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Keynesian economics: can it return if it never died?

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  • Barry Eichengreen

    (University of California, Berkeley, CA, USA)

Abstract

Appreciation of the Keynesian synthesis was enhanced by the events of the last decade. The global financial crisis highlighted the fragility of financial markets and the capriciousness of animal spirits. The depth of the downturn pointed to the value of not just automatic stabilizers but also discretionary fiscal policy as tools of macroeconomic management. Keynesian models and not their New Classical challengers provided the practical analytical framework for policy design. Models of the anti-Keynesian effects of fiscal consolidation received little support from actual consolidation experience. The secular-stagnation debate that followed the crisis lent legitimacy to the view that policy-makers with fiscal space were wise to use it.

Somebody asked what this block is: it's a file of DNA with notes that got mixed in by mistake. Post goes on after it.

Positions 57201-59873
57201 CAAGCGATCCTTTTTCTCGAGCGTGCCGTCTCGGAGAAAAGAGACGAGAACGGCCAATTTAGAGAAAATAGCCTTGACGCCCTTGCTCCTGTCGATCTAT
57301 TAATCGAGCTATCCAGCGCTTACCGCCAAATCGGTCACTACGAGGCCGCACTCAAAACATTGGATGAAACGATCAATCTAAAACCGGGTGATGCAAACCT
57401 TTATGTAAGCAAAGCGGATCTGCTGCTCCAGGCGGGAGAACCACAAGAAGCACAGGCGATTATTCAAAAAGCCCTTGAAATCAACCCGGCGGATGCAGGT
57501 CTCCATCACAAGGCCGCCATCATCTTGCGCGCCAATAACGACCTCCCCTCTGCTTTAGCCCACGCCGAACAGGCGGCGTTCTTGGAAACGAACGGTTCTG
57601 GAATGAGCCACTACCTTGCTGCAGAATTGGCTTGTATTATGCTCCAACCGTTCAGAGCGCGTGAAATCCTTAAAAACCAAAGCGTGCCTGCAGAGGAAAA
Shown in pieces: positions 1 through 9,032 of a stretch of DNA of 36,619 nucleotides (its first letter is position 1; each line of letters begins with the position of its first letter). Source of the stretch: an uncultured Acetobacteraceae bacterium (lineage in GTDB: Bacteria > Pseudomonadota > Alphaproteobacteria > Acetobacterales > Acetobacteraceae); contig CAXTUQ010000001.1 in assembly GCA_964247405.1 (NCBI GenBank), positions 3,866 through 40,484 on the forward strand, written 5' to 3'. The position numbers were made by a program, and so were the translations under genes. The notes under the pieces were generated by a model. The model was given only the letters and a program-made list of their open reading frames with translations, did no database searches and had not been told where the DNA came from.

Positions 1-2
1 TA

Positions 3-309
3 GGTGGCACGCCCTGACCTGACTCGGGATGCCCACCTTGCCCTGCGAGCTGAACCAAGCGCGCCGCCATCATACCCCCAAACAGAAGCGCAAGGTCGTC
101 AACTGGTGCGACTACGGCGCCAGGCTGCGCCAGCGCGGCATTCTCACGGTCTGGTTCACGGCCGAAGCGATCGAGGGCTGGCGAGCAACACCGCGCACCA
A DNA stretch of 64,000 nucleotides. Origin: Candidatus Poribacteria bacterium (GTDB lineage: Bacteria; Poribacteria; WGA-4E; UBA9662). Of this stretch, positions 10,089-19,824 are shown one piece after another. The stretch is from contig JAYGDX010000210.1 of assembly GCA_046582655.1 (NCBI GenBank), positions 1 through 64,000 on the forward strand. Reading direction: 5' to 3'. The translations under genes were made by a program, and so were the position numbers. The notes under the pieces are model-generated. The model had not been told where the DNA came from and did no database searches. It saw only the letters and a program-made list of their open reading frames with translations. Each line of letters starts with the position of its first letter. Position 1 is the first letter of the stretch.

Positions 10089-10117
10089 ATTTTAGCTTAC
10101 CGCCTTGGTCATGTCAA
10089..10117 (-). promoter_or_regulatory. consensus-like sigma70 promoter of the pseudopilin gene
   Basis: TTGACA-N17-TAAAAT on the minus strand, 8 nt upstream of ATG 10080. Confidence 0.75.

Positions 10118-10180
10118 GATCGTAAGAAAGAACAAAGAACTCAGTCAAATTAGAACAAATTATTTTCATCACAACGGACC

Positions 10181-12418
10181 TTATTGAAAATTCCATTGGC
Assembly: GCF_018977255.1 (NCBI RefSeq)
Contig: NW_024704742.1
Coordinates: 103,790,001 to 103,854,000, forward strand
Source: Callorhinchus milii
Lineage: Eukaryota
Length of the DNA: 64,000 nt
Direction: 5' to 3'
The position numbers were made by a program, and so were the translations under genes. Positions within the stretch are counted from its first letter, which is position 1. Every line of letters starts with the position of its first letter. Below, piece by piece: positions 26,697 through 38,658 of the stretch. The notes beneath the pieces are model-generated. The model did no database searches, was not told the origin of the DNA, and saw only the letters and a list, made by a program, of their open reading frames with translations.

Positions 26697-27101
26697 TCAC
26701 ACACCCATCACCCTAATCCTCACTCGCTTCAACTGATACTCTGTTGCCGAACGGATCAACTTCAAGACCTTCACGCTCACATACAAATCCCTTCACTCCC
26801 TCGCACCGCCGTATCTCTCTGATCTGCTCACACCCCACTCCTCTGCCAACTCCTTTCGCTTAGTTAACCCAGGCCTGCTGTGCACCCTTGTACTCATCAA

Suggested Citation

  • Barry Eichengreen, 2020. "Keynesian economics: can it return if it never died?," Review of Keynesian Economics, Edward Elgar Publishing, vol. 8(1), pages 23-35, January.
  • Handle: RePEc:elg:rokejn:v:8:y:2020:i:1:p23-35
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    References listed on IDEAS

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    2. Drakopoulos, Stavros A., 2020. "The Marginalization of Absolute and Relative Income Hypotheses of Consumption and the Role of Fiscal Policy," MPRA Paper 98569, University Library of Munich, Germany.

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    More about this item

    Keywords

    Keynesian economics; monetary polocy; fiscal policy;
    All these keywords.

    JEL classification:

    • B00 - Schools of Economic Thought and Methodology - - General - - - History of Economic Thought, Methodology, and Heterodox Approaches
    • E00 - Macroeconomics and Monetary Economics - - General - - - General

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